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Pet owners, especially those with cats and dogs (but fish and iguanas are great too!), benefit from bonding!
It is a fact that in the past too many scientists had discovered that pets can give a boost to physical and mental health. Of course, they can't cure heart disease or treat the effects of diabetes or replace a therapist, but studies have shown that caring for an animal can do real good.
Dogs protect against childhood eczema and asthma
As with allergies, exposure to dogs can protect you from developing skin conditions for eczema and asthma.
"Many people don't know that there can be a potential progression from eczema to asthma," says allergist Gagandeep Cheema in his study, which showed that even pregnant women can reap these benefits for their unborn children. It was discovered that a mother's exposure to dogs before the birth of a child is definitely associated with a lower risk of developing eczema at age 2.
Some pets help you deal with allergies
Being exposed to dogs and cats from a young age has been shown to reduce the risk of childhood allergies. "That's because of the germs they carry (often referred to as 'dog dust', or the hair that falls from them), which are in their owners' homes and become airborne," says Susan Lynch, Associate Professor of Medicine at University of California, in its related study.
Animals keep you moving
Many studies have proven the connection between owning a dog and physical activity. About 60% of dog owners walk their dogs an average of 160 minutes per week, with 4 walks per week. Dog owners walk more than non-dog owners.
Additionally, one study showed that dog owners who walk get 30 minutes more exercise per day than those who don't. Even cats and other pets can provide opportunities to energize you.
Pets reduce the risk of heart disease!
Can animals affect cardiorespiratory function? High cholesterol and triglyceride levels can increase the risk of heart disease, but owning a pet can lower both.
According to the Centers for Disease Control and Prevention, pets can also lower blood pressure. For those with heart problems, a pet can increase their chances of surviving a heart attack. In other words: if you have a pet, you are already less likely to die of a heart attack!
Interacting with animals can help children with autism!
A study published in the Journal of Pediatric Nursing suggests that interacting with animals has many benefits for autistic children. The head of the study focuses on the need to consider the sensitivity of each child as well as the capabilities of each family before deciding to have a pet, but 94% of those families who got a pet reported that their child became stronger and he enjoyed his contact with dogs.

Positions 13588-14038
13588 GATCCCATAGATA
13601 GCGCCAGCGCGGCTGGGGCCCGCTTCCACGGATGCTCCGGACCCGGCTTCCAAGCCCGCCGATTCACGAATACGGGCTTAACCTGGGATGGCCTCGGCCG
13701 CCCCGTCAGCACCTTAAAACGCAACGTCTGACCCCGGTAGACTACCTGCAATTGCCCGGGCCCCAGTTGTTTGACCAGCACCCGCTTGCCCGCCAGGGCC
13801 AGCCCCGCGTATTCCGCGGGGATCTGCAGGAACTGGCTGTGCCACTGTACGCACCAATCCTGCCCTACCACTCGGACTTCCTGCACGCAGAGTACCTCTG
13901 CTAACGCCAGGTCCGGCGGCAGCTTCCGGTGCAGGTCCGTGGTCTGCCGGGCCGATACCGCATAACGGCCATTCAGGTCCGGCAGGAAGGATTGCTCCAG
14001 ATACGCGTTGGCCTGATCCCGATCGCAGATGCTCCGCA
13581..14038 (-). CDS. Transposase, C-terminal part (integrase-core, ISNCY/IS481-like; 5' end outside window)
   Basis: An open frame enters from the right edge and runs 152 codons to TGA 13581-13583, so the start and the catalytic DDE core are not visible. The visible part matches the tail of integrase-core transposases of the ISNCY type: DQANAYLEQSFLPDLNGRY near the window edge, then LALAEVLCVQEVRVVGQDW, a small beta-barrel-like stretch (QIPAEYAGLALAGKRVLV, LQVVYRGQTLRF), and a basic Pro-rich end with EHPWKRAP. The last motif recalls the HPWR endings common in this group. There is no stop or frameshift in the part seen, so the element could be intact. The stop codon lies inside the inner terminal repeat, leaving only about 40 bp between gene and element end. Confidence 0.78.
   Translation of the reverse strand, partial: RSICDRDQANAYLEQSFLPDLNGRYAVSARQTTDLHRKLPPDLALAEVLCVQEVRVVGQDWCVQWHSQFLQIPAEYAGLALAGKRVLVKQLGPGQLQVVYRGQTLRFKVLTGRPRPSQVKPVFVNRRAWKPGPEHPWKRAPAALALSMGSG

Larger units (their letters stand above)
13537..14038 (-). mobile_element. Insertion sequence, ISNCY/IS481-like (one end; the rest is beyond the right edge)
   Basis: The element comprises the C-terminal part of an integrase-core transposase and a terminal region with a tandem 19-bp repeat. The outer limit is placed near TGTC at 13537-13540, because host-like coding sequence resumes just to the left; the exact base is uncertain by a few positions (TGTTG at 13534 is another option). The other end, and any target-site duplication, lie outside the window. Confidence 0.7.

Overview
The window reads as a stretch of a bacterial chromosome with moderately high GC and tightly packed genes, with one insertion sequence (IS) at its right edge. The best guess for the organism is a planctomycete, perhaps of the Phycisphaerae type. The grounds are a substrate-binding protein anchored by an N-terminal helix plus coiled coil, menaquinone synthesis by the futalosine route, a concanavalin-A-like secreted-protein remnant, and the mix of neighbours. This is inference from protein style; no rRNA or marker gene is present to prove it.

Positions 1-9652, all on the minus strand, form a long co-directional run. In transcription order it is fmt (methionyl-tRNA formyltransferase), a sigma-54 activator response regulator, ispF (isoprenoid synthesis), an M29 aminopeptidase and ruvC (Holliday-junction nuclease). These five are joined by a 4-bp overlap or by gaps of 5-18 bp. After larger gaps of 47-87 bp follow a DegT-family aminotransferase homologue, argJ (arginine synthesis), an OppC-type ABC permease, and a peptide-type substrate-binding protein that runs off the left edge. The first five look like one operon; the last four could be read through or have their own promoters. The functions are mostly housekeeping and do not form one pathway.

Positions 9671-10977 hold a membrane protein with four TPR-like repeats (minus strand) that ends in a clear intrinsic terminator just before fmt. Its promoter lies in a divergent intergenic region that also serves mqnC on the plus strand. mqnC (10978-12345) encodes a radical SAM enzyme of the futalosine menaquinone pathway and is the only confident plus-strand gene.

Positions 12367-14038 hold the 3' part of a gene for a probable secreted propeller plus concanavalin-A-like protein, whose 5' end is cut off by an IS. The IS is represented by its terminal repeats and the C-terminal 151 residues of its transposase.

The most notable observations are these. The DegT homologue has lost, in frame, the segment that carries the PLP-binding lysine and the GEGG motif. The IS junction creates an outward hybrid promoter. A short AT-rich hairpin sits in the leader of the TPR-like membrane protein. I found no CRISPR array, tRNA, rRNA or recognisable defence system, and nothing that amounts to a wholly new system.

Another study that included children with autism showed that those who had a pet from a young age had better social skills. In fact, even the slightest contact with an animal, such as an iguana, gives a temporary improvement in their social behavior.
Pets can boost your mental health!
Did you know that petting your cat can calm you and that watching your fish swim in its bowl can relax your muscles and get your pulse racing?
Interacting with animals has been found to lower levels of cortisol, a hormone associated with stress, while increasing feel-good hormones such as serotonin and dopamine in the brain.
According to a study by the National Institutes of Health, people recover from a stressful situation faster when they are with their pet than with a partner or friend.
Pets Can Reduce Stress in Alzheimer's Patients!
Research from the University of California, Davis concluded that Alzheimer's patients suffered less stress, had fewer anxiety symptoms and saw a reduction in their aggressive behavior if there was a dog or cat in the home.
Animals keep seniors more active
The benefits of animals go up as you age. Do you want to have opportunities for better physical condition when you are older? A long-term study in Canada showed the ability to do daily activities for those over 65 worsened for those who did not own a pet.
Although some studies have shown only a small effect between pet ownership and lifespan, a recent study has shown that a furry friend can increase life expectancy. The scientists showed that dog owners lived longer than those who did not have a pet, with a 24% reduction in the risk of dying from any cause.